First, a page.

The Daily Telegraph - Saturday - Travel

‘The path opens up, providing the first glimpse of an opalescent blue sea’

From Cornwall and Devon to Lincolnshi­re and North Uist, Britain’s beaches inspired you as much as those of the Med

- PIER GROUP PRESSURE Sian Grayson, Kent

Worthing Beach, in West Sussex, isn’t sandy but is made up of lovely pebbles and shells. So shallow is the water, children can doggy paddle out a fair distance and still be able to stand.

In the summer, there are funfairs, a London Eye-type wheel, coffee kiosks, an ice cream parlour, and even a sauna in a trailer. The Grade II-listed Art Deco pier stretches out into the English Channel, with more than 200 beautiful windows running down the centre of the windbreak. There are amusements, good fishing spots and an interestin­g and popular restaurant.

Even in winter, the five-mile stretch of esplanade is a joy, with views of Brighton in the misty distance. Geraldine Blake, West Sussex


Hope Cove: my only regret is not discoverin­g it before my seventh decade. This village near Thurlstone in South Devon boasts not one but two sandy beaches. Thatched cottages in pastel hues add to its charm.

The approach road is narrow, deterring day-trippers. Swimmers can enjoy calm, clear waters and the coastal path offers fine views. Walking to Bigbury on Sea to travel by sea tractor to Burgh Island, we met a wedding party on the beach. Heels discarded and champagne glasses in hand, they awaited transport to the Art Deco hotel that inspired Agatha Christie. We watched the sunset, promising yet another perfect day. Anne Crittenden, Berkshire


As an 11-year-old, I was charged by my geography teacher with gathering the best collection of sea shells in my class. We went to North Uist in the Outer Hebrides and headed for Baleshare on the west coast: endless soft sand, clear waters and only the Atlantic rollers separating us from Newfoundla­nd.

There was nothing but kelp to mark the tideline – apart from a bottle with a message inside it, jettisoned by the Guinness brewery in 1959 to mark its bicentenar­y. A corncrake called from afar and the air was filled with the cry of sea birds. The warming current of the Gulf Stream provided excellent swimming. And yes, I won the prize for the best collection of sea shells. Bill Webb, London


Think of the Lincolnshi­re coast and Skegness probably springs to mind. However, we like to travel a few miles north of the lively, bustling seaside town to the beach at Chapel Point.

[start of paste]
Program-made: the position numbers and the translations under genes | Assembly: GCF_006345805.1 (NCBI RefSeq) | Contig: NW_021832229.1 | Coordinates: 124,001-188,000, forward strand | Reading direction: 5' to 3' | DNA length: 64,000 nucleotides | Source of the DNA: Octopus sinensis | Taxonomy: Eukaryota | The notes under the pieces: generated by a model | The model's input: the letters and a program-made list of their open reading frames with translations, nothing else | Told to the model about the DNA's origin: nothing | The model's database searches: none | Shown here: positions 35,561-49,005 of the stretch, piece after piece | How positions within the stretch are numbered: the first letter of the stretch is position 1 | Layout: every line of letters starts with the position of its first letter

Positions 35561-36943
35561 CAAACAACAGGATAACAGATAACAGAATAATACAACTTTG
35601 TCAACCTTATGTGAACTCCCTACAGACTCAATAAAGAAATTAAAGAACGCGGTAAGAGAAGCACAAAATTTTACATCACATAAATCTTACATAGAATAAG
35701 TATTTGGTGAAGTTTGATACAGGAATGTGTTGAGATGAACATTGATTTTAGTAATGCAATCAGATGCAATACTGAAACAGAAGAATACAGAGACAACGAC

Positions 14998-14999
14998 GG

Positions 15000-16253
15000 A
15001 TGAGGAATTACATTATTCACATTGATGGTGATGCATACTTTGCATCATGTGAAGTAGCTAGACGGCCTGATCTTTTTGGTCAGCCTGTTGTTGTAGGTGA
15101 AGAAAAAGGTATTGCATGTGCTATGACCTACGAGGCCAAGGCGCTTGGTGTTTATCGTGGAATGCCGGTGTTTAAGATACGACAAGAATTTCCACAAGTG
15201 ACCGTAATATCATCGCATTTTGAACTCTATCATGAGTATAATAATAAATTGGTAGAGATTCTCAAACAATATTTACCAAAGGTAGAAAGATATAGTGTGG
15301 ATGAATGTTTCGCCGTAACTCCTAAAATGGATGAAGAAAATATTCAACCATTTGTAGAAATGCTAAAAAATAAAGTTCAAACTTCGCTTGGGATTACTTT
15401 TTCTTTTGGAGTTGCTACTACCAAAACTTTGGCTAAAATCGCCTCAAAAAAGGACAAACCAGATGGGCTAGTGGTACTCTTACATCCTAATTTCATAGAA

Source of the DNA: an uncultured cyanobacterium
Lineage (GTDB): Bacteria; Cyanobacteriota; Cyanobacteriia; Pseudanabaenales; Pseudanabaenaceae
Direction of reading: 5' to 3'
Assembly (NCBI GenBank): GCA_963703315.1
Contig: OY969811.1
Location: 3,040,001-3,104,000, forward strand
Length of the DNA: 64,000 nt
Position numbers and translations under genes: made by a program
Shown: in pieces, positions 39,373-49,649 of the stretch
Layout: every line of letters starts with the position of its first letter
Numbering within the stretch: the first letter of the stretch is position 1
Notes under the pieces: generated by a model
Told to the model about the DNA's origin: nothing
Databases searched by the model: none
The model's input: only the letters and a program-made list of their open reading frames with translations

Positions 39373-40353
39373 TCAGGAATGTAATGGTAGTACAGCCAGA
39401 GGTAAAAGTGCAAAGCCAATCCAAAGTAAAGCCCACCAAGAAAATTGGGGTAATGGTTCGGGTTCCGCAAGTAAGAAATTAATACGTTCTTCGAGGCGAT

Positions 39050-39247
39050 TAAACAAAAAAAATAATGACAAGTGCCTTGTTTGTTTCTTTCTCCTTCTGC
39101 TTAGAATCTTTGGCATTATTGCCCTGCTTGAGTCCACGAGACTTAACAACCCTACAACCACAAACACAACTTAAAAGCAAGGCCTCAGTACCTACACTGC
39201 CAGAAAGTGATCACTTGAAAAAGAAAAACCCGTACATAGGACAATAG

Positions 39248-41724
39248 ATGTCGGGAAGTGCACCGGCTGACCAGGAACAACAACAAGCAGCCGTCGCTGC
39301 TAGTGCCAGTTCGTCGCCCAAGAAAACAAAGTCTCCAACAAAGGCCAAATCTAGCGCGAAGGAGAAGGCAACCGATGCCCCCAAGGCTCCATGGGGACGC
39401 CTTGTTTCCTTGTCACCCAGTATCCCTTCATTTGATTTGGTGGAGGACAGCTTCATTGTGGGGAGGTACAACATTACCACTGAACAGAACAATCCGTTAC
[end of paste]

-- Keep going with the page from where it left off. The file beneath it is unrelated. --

After taking time to look around the fascinatin­g North Sea Observator­y, we continue walking north along a section of the England Coastal Path. Immediatel­y, we are in a different world. Funfairs and slot machines are replaced by acres of golden sand and sheltered dunes where we can relax and take in the views of vast skies (and wind turbines) as far as the eye can see.

As we continue our walk, we pause to look at the concrete Cloud Bar and Sound Tower which are built among the dunes. Afterwards, we head for Sutton on Sea for perfect fish and chips.


Eype is a quaint Dorset village with a secluded beach tucked away at the end of a winding lane. This hideaway is unspoilt by commercial­ism, a place where sunbathers can relax to the sound of waves lapping the shore while the more energetic can walk on the cliffs with superb views of Lyme Bay.

Torcross, in south Devon, is livelier but no less charming. A picturesqu­e, freshwater lagoon inhabited by ducks sits behind the pebbled beach, separated by a strip of land. There are no garishly loud entertainm­ents, just a few shops and eating places with a traditiona­l seaside vibe. The shoreline is lengthy, with plenty of room for beach activities – though the bay has seen tragic times. In 1944, more than 1,000 lives were lost in practices for the D-Day landings – yet another reason why people choose to visit Torcross. Margaret Reed, Wiltshire


On a cloudless morning, unseasonab­ly warm for early June, we decided to leave the bustling resort of Salcombe in Devon for a more peaceful paradise. We meandered along the south-west coastal path towards Bolt Tail, marvelling at the sight of the sparkling sea and the bucolic landscapes before coming across Soar Mill Cove.

This tiny, isolated beach hidden among the cliffs has lots of rocky outcrops but offers gently shelving access to the sea. The sand is pristine and the sea warm and shallow. In a shady spot, we absorbed the sights and sounds of nature all around – the gently lapping waves, the salty breeze on our faces, the scents of wildflower­s, the hovering kestrels. We discovered this coastal idyll over 50 years ago and have returned many times since. Its rugged beauty remains undimmed.

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